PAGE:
See also the related post on the *Center of vass*. Relativity has been addressed before, such as *here*.

Isaac Newton called mass “the quantity of matter”, which is still used sometimes, although Max Jammer points out how it has been criticized for centuries (see *Concepts of Mass in Classical and Modern Physics*, 1961). Other definitions arose in the 19th century. One is the ratio of force to acceleration, which assumes that force can be defined independently of mass.

Another approach is to define the equality of masses. For some such as Saint-Venant, “two bodies have equal masses if their velocity increments after impact are equal.” (ibid., p.91) For Ernst Mach equal masses “induce mutually equal and opposite accelerations.” (ibid., p.94)

Is there an independent definition of *vass*, the inverse of mass? One could modify these definitions of mass to define vass or equality of vasses:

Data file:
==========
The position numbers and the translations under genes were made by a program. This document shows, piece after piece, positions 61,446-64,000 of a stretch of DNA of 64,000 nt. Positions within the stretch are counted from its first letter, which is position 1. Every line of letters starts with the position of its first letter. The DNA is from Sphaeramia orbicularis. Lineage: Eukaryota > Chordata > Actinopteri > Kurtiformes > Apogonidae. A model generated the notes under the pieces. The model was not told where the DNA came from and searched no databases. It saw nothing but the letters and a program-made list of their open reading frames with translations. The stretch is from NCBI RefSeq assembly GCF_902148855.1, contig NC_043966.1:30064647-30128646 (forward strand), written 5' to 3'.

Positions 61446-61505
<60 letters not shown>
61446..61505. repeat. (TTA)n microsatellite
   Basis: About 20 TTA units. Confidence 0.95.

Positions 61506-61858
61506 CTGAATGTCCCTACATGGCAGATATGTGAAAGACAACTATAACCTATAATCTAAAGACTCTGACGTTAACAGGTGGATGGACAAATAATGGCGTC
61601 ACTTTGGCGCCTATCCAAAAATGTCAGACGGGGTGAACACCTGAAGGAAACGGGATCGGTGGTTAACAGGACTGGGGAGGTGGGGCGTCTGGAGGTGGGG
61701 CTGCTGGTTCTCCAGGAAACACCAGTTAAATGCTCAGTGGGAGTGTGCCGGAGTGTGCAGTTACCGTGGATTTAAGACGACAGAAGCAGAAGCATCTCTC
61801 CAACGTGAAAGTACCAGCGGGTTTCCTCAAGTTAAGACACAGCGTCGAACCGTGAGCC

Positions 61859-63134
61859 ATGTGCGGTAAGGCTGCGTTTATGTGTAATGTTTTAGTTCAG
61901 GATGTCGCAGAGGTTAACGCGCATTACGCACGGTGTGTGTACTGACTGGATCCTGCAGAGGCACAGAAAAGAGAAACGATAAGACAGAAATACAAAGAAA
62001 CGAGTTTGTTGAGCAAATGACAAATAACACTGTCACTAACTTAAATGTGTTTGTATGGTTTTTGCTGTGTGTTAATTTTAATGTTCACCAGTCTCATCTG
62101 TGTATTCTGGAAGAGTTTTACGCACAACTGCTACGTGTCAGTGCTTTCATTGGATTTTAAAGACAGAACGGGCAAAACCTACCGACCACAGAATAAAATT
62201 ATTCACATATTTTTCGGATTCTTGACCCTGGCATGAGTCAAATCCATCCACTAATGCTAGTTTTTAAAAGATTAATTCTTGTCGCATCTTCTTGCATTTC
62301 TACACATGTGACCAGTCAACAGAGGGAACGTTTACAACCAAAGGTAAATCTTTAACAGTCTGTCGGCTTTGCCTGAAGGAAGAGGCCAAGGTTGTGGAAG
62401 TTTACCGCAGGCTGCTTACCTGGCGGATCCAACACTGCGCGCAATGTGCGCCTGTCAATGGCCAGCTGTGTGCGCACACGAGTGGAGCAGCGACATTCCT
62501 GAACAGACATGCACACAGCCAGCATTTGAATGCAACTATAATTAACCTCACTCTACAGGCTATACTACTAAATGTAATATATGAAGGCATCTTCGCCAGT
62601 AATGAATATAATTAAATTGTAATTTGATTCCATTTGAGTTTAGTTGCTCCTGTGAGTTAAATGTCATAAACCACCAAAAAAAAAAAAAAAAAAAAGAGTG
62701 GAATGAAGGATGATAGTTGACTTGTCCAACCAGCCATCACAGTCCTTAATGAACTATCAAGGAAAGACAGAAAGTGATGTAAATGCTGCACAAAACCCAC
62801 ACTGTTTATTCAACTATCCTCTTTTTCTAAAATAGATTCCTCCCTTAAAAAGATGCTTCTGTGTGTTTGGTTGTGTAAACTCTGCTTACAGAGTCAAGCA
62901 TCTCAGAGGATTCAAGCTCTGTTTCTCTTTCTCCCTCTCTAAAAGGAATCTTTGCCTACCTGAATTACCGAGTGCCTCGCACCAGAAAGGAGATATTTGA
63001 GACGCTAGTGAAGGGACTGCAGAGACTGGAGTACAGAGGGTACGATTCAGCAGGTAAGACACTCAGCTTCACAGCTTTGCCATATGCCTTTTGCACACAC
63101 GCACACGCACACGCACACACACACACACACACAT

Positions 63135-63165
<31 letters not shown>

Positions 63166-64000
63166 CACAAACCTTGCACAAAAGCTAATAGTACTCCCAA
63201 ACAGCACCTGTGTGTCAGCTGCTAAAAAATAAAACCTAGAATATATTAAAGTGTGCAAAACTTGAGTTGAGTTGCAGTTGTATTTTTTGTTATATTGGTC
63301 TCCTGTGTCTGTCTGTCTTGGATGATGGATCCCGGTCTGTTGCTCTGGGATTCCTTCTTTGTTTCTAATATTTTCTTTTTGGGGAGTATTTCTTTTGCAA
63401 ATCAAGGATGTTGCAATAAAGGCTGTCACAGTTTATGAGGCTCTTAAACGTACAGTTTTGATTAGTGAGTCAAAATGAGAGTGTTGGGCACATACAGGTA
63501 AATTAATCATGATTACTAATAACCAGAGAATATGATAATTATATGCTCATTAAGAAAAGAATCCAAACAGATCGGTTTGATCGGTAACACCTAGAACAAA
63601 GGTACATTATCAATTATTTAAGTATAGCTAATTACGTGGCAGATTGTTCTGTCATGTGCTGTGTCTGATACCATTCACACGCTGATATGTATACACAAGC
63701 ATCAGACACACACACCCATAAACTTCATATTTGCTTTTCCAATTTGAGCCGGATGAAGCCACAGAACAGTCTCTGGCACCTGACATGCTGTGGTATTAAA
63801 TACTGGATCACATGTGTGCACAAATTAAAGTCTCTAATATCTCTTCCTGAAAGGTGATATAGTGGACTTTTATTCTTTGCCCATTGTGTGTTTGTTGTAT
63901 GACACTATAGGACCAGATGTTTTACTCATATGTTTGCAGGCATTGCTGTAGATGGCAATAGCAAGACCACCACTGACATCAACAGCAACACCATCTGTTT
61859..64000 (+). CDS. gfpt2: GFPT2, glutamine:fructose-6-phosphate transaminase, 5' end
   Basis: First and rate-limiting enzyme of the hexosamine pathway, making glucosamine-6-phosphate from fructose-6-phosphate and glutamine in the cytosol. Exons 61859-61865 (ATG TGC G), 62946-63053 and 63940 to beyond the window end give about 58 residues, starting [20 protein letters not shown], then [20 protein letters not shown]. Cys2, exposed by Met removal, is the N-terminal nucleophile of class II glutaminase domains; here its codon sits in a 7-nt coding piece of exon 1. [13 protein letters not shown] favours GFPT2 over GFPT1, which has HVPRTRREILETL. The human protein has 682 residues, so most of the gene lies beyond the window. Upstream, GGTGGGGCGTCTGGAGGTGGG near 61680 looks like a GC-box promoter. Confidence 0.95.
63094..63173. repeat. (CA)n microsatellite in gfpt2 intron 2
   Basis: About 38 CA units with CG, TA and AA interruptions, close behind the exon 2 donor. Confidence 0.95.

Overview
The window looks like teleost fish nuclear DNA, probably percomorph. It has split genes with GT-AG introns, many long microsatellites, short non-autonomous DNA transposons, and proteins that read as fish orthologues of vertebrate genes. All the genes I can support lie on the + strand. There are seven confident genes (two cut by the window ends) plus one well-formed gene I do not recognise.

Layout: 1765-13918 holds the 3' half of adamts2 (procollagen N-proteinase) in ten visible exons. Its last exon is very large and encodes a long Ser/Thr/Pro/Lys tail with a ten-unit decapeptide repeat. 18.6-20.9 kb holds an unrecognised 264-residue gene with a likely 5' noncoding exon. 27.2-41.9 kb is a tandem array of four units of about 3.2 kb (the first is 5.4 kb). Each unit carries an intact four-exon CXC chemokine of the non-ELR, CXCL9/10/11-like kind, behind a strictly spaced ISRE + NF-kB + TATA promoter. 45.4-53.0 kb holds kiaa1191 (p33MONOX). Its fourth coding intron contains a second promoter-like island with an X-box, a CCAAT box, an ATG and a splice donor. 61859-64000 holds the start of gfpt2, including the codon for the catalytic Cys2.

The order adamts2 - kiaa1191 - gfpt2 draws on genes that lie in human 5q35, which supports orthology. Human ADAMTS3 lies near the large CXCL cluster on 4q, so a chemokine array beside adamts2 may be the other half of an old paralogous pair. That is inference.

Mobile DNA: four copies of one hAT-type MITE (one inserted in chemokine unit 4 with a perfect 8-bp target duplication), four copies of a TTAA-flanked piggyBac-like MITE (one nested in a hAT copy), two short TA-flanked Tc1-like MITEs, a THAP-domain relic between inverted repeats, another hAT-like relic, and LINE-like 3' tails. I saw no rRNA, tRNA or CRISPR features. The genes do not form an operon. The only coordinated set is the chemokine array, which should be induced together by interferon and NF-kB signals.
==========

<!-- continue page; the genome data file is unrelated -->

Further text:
Definition 1: *Vass* is the ratio of the *surge* to the *prestination* of a body.

Definition 2: Two bodies have equal *vasses* if their *celerity* increments after impact are equal.

Definition 3: Two bodies have equal *vasses* if they induce mutually equal and opposite *prestinations*.

In relativity theory, mass is dependent on velocity as follows:

*m* = *γ m*_{0},

with mass *m*, invariant mass *m*_{0}, velocity *v*, speed of light *c*, and *γ* = (1 – *v*²/*c*²)^{–1/2}.

It is easily verified that vass is dependent on celerity as follows:

ℓ = ℓ_{0} / *γ*,

with vass ℓ, invariant vass ℓ_{0}, celerity *u*, pace of light *ç*, and *γ* = (1 – *ç*²/*u*²)^{–1/2}.